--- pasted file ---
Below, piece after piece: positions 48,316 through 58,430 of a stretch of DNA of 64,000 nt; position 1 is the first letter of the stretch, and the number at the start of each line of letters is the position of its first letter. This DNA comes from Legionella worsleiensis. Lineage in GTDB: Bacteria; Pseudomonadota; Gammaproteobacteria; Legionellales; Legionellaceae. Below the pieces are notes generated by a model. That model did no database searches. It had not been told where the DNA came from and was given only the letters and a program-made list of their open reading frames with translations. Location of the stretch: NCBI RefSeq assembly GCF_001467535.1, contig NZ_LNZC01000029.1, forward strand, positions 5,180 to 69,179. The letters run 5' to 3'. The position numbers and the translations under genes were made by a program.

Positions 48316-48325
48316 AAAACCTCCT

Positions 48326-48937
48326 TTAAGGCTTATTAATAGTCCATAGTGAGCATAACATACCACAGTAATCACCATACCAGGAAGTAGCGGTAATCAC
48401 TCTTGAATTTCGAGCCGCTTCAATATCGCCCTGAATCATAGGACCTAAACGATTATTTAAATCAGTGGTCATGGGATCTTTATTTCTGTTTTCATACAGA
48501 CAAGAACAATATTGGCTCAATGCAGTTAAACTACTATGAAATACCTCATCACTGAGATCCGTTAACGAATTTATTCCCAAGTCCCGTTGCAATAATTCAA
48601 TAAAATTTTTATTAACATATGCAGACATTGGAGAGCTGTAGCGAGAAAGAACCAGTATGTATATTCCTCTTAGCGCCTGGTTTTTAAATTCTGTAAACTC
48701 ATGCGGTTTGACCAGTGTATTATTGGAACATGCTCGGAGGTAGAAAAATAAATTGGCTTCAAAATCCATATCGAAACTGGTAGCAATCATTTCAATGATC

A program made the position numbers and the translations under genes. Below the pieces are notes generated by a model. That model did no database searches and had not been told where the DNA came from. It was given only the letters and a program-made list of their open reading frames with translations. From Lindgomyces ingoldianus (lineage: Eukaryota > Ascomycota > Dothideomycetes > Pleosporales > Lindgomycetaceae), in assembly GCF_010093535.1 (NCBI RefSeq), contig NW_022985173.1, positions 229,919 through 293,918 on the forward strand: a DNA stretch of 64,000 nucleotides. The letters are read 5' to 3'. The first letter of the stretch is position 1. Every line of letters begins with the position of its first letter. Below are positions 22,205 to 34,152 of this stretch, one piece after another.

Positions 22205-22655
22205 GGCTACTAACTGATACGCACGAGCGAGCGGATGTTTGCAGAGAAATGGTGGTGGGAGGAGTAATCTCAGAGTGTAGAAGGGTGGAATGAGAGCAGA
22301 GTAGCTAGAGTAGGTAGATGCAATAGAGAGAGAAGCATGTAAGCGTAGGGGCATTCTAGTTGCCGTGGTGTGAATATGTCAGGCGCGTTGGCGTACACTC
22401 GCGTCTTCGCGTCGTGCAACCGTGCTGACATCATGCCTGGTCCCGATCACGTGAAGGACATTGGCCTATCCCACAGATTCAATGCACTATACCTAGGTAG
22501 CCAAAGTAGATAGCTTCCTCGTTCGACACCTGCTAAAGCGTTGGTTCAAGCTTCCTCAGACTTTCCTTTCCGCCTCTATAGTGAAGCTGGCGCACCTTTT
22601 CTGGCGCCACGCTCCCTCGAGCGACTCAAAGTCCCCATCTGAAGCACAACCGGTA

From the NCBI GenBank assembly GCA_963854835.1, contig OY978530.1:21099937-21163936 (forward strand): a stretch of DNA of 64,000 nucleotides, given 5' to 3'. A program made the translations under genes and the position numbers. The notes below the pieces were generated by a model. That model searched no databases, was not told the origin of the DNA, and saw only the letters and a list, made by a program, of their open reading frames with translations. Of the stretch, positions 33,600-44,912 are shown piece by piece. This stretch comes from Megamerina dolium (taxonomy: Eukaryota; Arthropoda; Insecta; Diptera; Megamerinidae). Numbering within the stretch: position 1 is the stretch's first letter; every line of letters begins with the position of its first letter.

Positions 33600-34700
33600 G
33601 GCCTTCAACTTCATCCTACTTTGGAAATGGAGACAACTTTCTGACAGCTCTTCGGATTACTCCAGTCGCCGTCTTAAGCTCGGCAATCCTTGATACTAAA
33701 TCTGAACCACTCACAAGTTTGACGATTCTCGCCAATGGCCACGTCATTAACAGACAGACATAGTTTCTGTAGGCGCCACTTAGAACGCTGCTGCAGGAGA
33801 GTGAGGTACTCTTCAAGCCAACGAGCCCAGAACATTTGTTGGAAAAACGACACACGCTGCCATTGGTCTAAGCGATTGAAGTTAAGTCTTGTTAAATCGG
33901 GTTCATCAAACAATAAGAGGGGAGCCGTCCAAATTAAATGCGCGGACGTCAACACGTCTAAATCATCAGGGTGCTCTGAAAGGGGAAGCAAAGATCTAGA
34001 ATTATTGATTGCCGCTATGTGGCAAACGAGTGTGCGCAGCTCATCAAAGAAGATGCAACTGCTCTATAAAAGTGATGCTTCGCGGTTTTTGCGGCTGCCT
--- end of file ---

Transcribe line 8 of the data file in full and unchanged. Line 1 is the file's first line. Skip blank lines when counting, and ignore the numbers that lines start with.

48601 TAAAATTTTTATTAACATATGCAGACATTGGAGAGCTGTAGCGAGAAAGAACCAGTATGTATATTCCTCTTAGCGCCTGGTTTTTAAATTCTGTAAACTC